Designing a Consistent Business Problem-Solving Forum in Global Capability Centers
Today, tapping innovation and creativity is expected from Shared Services organizations. If your employees aren’t constantly thinking about your customers and of newer and better ways of delivering high value for the business, then your organization is staring at failure.
It is not just about sending employees on a hackathon or inviting cool ideas that gather dust after the exercise is over. Truly making a difference to the business means creating a culture of innovation, equipping employees with critical thinking skills and the nuances of learning agility, an expectation at the workplace going forward. So, how do organizations design platforms for such disruptive thinking and collaboration?
Here are a few thoughts that can help your Global Capability Center kick-start and stay relevant.
- Focus on purpose: To drive participation and to increase ‘stickiness,’ organizations put big bucks behind such problem-solving initiatives. They hope that prize money will motivate employees to come up with ideas and solve business challenges. On the contrary, what truly motivates them is the purpose of creating extraordinary solutions that leaves a mark on the world. Those organizations who realize this insight can reap the benefits of collective wisdom and engagement.
- Build ‘space’ to fail: Not all problem-solving efforts will result in mindboggling output. In fact, a majority of attempts will not pass muster. Organizations who celebrate those failures can drive even more engagement and risk-taking among employees. Creating a forum to discuss ideas or solutions that didn’t work, and consider how they can be ‘parked’ for future attempts will be well received.
- Solve real-world problems: Blue-sky thinking vs actual customer pain point solutioning? There is no doubt that going for moonshots can be game-changing if you put the customer at the heart of the attempt and not go after vanity issues that look good to leaders. From a practical standpoint, the emphasis on improving customer experience through real-world problem solving will get you more satisfaction and positive business results.
- Drive adoption of solutions: Organizations very often reinvent the wheel with such initiatives. Once the problem-solving event is done, it is back to the routine grind. Instead, extending the event to get the solution to the customer and demonstrating business value must be encouraged. That will also inspire other employees to follow suit and appreciate the organization’s effort to drive change.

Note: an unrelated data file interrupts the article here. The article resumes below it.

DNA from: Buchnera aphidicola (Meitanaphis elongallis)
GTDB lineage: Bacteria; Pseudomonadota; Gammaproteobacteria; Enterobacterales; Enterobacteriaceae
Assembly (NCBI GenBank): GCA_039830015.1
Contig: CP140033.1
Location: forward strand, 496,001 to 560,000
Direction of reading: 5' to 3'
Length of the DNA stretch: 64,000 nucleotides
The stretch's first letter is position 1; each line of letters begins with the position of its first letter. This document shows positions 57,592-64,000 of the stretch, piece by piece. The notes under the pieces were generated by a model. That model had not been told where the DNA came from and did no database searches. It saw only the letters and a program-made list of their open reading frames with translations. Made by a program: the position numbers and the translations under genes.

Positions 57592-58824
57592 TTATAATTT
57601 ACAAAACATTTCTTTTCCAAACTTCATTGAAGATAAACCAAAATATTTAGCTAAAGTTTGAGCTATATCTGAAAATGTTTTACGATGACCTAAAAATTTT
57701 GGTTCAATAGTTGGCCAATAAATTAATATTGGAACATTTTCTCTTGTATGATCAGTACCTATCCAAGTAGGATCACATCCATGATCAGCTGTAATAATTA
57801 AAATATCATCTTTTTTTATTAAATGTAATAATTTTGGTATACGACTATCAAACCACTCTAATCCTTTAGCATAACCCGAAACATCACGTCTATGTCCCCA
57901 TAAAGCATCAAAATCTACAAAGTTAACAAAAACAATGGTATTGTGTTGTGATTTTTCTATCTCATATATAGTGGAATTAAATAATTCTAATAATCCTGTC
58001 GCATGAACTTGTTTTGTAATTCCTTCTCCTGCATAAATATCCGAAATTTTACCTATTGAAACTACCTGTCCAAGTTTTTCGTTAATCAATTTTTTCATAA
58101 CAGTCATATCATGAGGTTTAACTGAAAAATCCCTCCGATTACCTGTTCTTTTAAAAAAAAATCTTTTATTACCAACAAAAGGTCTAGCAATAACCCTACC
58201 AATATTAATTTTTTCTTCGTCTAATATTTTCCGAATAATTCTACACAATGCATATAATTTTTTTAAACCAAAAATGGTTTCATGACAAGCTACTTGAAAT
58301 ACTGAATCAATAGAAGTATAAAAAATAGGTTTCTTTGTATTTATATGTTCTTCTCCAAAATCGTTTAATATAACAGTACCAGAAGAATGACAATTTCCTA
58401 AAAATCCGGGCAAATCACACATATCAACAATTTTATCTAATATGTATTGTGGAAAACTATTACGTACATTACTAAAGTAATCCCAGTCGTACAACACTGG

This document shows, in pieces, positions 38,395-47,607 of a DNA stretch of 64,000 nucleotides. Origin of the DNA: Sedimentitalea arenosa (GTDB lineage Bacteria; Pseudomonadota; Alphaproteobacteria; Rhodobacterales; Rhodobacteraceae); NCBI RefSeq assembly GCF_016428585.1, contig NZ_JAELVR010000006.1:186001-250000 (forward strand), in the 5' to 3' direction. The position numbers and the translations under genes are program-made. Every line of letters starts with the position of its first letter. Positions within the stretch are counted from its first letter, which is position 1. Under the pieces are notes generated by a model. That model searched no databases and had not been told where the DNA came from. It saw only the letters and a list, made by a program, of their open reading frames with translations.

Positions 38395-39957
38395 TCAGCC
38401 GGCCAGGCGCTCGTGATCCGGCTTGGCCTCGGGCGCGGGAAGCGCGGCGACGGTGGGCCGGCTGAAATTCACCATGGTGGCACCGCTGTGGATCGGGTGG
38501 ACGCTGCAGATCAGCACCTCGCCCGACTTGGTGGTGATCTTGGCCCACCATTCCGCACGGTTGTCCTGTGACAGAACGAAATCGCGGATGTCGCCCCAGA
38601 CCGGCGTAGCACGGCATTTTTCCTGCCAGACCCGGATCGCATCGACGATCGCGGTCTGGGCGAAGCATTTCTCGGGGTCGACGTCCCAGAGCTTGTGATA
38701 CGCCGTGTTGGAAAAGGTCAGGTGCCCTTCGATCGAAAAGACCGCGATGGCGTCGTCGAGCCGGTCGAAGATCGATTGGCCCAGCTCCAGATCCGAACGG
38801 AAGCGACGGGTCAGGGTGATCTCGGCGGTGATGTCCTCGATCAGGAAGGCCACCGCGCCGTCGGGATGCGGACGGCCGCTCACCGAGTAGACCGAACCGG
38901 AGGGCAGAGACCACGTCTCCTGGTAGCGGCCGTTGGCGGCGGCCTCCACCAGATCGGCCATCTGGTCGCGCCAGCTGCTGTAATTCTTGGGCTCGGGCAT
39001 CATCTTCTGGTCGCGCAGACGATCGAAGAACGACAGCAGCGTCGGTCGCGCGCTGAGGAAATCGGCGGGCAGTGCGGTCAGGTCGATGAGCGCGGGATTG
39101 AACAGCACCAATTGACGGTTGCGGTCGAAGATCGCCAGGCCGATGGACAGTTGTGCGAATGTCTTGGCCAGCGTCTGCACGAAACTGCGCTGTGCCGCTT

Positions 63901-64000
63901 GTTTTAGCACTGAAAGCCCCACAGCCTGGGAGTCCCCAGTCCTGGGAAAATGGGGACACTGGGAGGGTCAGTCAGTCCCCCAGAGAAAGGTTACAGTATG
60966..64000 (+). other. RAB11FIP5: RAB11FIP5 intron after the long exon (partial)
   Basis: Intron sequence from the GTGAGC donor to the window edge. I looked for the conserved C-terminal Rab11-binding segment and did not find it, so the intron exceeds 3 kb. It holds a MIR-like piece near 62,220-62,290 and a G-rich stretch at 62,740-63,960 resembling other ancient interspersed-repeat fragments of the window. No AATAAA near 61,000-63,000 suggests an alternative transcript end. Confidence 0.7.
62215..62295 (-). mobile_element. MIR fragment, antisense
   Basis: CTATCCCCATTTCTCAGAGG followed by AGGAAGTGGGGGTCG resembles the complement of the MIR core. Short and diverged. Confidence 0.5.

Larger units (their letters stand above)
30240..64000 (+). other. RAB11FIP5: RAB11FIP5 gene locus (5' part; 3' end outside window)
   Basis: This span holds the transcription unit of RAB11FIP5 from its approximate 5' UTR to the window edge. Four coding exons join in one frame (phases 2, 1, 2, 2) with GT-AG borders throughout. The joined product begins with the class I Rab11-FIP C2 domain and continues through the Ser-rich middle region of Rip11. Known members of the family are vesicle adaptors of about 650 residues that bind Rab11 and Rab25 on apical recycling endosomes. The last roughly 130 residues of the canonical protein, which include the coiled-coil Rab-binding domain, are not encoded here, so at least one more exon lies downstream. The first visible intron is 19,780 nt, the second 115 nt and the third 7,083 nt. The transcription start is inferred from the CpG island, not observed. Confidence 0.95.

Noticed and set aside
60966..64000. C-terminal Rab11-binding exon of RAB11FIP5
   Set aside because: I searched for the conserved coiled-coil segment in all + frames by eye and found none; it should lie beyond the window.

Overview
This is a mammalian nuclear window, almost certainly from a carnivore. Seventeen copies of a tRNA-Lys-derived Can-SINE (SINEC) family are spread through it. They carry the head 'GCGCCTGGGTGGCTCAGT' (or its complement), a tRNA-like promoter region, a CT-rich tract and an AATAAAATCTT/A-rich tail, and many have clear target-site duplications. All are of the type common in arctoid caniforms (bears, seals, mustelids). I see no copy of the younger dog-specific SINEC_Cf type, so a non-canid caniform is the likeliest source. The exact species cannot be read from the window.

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- Constantly ideate: A majority of those posting comments on Glassdoor, the online, anonymous review site, discuss one of the Big Nine factors of company culture: innovation. Such initiatives can’t wait for a senior leadership diktat. They must become part of the DNA and employees must be hungry for idea and innovation. This can only happen when there are processes and tools in place that make it simple, easy and energizing to participate.
- Communicate success stories: One of the gaps with problem solving events is that not everyone participates, and those who do may not be recognized enough. Communicate the success stories and those who contributed significant effort, even if they failed. What’s more important to share is that co-creating solutions is a team effort, and that’s the culture your organization needs. These don’t have to be large-scale campaigns – simple messages on your company intranet, a thank you from leaders, or a recognition by the manager, are some of the many ways to raise awareness of the culture within.
Getting your employees to co-create solutions regularly means building the right environment, investing in the most appropriate resources and always keeping the core reason for such initiatives – to enable a culture where everyone succeeds when the customer is at the center of your efforts.
Aniisu K. Verghese is an award-winning employee communications and social responsibility practitioner, author, speaker and trainer with over 20 years of experience in leading multinational organizations. He is the author of Internal Communications – Insights, Practices and Models, and is passionate about engaging communicators and students through workshops, speaking engagements, teaching assignments and blogging. He has served on the International Association of Business Communicator (IABC)’s South India Chapter Board, the SABRE Awards - South Asia Jury and the IABC’s Gold Quill Asia Pacific Award panel. Aniisu is the recipient of the 2015 PR Hall of Fame Award from the Public Relations Council of India. He can be reached at his blog, website or Linkedin. Views expressed in this post are personal.